I was crazy enough to take on a completely original, British-actor-based production of the masque, for an opening-night audience of about 150 experts (Milton scholars who came to the International Milton Symposium held in Beaufort in early June, 2002). At the instigation of a friend who had produced Samson Agonistes using New York actors, I hired a British troupe, Tour de Force, to bring their director and three of their best actors to perform the roles of Comus, Attendant Sprit, and Sabrina. The director commissioned an original score from an English composer and an original set to be built on location. The theme was a variation on country innocence (something like Beaufort pastoral) vs. city wickedness (London club scene of degenerate SM, drugs, and punky costuming). The Lady was as innocent-looking as she could be under the circumstances, and she kept her South Carolina drawl; her brothers were local Beaufort actors who performed as bouncy adolescents. The Attendant Spirit was a sophisticated English actor of dubious masculinity but with a sort of aerial quality, like a slightly mischievous, fast-talking angel. The actor who played Comus was tall and commanding (he has played in movies opposite Helena Bonham-Carter and Gwynneth Paltrowas a rejected upper-class twitand he has played a sophisticated and somewhat likeable Nazi villain in a BBC production set on one of the Channel islands during WWII). He could look mean and menacing. The actor who played Sabrina was in her thirties, rather regal and athletic, used to playing aristocrat and powerful women.

Managing the egos of the Oxford man who tried to re-write the masque with the stage direction “Comus WINS” towards the end and of the various Beaufortians who thought they could direct the dramaturgy better than the Britsthat was very difficult. But the three nights of performance went fairly well, considering that this was a 17th-century British masque with Shakespearean language written to be performed for a lesser-known nobleman on the border between England and Wales. The Attendant Spirit had just landed on earth by parachute as the masque opensafter the overture in complete darknessand Comus led a troupe of lewd and degenerate dancers including Sheila Tombe, a beautiful boy-actor dressed in a dog-collar, and my daughter Elisabeth. The set was simple but very difficult to construct: three, three-sided periaktoi, each designed to display the setting for one scene, black, blue, and yellow. The music was catchy, night-clubby, synthetic at times. The songs were easy to sing and not badly written musically.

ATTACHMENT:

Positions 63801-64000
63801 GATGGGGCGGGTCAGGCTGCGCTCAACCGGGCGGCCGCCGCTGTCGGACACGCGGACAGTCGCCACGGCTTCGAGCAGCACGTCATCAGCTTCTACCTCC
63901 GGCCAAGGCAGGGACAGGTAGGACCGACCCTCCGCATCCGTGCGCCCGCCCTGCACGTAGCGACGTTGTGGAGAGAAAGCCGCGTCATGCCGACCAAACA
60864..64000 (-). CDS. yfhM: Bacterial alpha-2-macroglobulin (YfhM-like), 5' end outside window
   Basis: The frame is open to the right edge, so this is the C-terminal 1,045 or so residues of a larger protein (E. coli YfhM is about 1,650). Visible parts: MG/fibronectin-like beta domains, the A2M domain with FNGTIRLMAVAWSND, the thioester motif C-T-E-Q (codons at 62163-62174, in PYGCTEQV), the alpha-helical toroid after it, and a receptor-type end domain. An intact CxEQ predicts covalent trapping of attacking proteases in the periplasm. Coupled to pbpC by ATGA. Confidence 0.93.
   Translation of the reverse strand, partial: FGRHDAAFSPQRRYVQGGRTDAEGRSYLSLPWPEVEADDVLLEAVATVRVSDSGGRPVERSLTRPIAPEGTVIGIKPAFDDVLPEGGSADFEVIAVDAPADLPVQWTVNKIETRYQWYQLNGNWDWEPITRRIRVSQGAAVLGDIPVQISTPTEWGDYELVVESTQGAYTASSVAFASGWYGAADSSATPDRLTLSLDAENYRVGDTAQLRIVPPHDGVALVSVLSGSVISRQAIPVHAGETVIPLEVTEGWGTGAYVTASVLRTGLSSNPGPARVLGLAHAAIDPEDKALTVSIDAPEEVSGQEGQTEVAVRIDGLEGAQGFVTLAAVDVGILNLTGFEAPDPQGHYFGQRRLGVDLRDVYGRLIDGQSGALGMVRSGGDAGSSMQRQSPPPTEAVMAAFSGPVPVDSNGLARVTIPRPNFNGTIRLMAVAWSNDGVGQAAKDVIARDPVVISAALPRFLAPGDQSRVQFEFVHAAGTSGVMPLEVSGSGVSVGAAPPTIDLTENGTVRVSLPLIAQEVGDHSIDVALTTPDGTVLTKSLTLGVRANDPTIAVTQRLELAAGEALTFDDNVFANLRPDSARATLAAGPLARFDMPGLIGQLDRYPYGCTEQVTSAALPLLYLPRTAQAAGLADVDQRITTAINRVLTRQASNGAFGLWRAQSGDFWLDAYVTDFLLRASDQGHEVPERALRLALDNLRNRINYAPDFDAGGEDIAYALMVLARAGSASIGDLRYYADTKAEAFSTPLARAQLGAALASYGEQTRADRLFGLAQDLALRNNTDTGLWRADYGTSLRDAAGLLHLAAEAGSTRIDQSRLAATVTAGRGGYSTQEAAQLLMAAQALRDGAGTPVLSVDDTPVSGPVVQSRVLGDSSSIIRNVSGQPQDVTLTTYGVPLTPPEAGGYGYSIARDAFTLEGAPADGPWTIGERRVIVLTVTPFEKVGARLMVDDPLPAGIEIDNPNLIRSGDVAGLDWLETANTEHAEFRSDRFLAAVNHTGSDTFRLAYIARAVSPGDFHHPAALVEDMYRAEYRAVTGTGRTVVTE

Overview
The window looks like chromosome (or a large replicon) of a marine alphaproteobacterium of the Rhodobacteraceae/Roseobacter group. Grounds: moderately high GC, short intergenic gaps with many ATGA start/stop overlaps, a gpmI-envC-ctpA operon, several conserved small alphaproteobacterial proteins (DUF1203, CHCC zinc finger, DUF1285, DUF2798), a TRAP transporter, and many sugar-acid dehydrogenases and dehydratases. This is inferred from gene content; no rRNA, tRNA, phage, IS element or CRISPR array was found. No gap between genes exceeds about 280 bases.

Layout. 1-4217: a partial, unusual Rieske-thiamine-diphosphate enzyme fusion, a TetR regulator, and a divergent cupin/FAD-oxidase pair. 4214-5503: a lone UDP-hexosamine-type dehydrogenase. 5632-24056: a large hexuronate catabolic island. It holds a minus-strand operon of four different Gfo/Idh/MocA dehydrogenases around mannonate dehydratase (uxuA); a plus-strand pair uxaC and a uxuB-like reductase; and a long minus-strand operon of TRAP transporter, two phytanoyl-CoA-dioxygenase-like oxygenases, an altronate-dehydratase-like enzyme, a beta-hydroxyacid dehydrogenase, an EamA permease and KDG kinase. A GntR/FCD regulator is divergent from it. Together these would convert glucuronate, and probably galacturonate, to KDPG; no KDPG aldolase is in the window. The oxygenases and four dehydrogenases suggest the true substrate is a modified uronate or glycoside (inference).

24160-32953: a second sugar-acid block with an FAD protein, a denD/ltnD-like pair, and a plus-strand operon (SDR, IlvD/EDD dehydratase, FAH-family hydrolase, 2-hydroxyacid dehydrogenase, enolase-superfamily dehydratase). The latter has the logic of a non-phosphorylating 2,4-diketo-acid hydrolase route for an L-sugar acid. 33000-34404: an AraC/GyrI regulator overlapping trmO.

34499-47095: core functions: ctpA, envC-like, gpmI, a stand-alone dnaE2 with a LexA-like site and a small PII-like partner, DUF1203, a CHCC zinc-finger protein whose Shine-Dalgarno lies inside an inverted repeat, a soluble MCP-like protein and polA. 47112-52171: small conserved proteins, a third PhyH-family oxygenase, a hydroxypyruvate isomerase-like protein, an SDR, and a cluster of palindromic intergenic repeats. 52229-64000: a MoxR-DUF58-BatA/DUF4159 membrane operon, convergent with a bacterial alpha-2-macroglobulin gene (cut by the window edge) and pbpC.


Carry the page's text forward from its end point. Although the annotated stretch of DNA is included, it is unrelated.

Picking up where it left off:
Even the specialists enjoyed the performance, even though they might not agree with some of its interpretations. Comus can’t really be allowed to win, and the Lady spent the last second in the spotlight. THE masque "I produced the masque at the 2002 International Milton Symposium." "Shakespeare is more accessible than Milton in that his plays are still performed, but Milton may make something of a comeback as students realize that his youthful poetry and his Masque are just as deep and appealing as are Shakespeare's early plays, and that 'Paradise Lost' has greater scope than anything Shakespeare could do in one sweep." "I have as much love for Shakespeare and Donne and Chaucer as I do for Milton."